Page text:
Parking Charges Must Be Hiked By 4 Times In Delhi To Curb Air Pollution, Panel Recommends

The parking charges hike came on a day when the capital struggled with the worst smog and pollution this year, worse than a day after Diwali, as a brown haze hung heavy

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Parking Charges Must Be Hiked By 4 Times In Delhi To Curb Air Pollution, Panel Recommends

Green panel has recommended the return of odd-even scheme to regulate number of cars

New Delhi:  People in Delhi may have to pay four times the usual parking fees with a Supreme Court-appointed panel recommending emergency measures to tackle severe pollution levels. The decision to hike parking charges was taken at a meeting of the Supreme Court-appointed Environment Pollution Prevention and Control Authority (EPCA) to discourage people from using private vehicles over rising pollution in Delhi-NCR (National Capital Region).

The capital struggled with the worst smog and pollution this year, worse than a day after Diwali, as a brown haze hung heavy.

The green panel has recommended reduced fares in the Delhi metro for off-peak hours for at least 10 hours and the return of the odd-even scheme to regulate the number of cars.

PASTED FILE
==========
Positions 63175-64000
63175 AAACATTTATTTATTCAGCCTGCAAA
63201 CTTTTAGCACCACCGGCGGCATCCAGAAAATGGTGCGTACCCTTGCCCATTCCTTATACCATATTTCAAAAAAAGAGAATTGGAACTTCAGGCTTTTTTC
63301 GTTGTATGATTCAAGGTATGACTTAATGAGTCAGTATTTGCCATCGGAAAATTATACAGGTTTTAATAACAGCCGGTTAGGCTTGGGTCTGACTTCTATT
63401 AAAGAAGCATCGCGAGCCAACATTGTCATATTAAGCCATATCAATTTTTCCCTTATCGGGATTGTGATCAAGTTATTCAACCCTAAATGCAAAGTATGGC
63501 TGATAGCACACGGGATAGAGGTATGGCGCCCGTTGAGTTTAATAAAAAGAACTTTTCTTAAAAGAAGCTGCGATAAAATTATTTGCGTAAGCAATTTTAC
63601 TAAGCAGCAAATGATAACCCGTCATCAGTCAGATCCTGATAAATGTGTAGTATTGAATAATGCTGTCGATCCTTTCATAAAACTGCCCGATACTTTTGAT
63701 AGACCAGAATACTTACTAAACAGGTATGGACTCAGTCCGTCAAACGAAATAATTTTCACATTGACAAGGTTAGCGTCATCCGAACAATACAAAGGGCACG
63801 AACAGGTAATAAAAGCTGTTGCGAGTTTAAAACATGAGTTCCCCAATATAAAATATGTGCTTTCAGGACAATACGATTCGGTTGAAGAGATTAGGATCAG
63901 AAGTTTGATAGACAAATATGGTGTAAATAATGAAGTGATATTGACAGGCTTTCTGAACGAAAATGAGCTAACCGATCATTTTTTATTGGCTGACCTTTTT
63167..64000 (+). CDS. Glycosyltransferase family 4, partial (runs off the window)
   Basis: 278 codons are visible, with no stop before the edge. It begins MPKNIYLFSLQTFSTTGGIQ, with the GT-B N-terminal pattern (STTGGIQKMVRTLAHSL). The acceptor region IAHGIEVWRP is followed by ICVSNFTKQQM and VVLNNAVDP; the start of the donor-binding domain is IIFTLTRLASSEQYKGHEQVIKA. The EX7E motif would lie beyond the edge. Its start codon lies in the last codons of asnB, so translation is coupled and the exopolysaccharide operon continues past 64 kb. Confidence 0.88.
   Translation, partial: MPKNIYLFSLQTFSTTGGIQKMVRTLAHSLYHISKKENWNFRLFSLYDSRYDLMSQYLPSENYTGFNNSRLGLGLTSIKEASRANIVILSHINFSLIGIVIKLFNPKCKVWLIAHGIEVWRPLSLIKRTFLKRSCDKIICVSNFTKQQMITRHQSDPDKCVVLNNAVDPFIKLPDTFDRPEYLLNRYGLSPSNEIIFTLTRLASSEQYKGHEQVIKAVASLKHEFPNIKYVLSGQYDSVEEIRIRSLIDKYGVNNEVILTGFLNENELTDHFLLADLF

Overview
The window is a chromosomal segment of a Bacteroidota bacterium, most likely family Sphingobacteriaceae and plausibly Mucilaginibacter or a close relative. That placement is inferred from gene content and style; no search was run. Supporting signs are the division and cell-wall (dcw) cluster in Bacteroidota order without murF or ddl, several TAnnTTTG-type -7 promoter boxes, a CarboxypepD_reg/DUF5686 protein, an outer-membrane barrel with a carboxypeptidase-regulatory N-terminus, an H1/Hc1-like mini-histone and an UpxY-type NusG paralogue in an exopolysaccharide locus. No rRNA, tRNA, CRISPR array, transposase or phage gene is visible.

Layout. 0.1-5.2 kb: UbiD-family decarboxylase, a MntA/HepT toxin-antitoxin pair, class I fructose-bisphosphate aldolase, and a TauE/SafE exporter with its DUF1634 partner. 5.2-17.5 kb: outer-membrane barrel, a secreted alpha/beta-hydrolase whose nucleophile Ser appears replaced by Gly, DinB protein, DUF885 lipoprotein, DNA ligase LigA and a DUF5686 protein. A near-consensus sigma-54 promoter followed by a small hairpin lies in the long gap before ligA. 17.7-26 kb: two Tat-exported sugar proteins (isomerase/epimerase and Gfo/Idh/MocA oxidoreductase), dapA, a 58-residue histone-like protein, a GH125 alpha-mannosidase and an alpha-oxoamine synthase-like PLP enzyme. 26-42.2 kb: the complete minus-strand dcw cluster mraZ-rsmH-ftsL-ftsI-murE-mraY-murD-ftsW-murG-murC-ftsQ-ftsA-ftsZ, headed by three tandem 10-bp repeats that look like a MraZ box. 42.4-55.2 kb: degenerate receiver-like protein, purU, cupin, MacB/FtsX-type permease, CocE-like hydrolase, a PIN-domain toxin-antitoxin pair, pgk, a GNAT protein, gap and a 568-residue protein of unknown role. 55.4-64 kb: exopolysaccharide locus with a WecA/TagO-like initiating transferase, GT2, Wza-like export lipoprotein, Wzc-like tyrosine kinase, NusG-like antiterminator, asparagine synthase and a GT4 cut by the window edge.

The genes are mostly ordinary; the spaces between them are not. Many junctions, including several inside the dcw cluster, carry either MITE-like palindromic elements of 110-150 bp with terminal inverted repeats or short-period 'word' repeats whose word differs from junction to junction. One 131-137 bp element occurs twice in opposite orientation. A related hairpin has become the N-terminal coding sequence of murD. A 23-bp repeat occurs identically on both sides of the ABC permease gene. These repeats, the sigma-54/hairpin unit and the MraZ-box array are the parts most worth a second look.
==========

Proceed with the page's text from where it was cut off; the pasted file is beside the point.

The rapid fall in air quality and visibility began last evening as moisture combined with pollutants.

By 10 am today, the Central Pollution Control Board recorded 'severe' air quality, which means a Graded Response Action Plan would kick in.

If the situation deteriorates and persists for at least 48 hours, the task force will recommend shutting schools and enforcing the odd-even car rationing scheme.
 
delhi pollution

Delhi has experimented with the odd-even traffic plan to check runaway air pollution

Arvind Kejriwal, the Chief Minister of Delhi, tweeted that he had asked his Education Minister Manish Sisodia to consider closing schools for a few days. "Every year, during this time of the year, Delhi becomes a gas chamber for almost a month," Mr Kejriwal said in tweets, calling for a solution.

The last time air had turned 'severe' was on October 20, a day after Diwali festivities, when firecrackers were burst across the city.

Since then, the pollution monitors have been recording 'very poor' air quality, which is comparatively better than 'severe' but alarming according to global standards.

A 'very poor' Air Quality Index comes with the warning that people may develop respiratory illness on prolonged exposure.

According to private weather forecasting agency Skymet, wind from neighbouring Punjab and Haryana, where paddy stubble burning is in full swing, has started entering the city during the afternoon hours.
 

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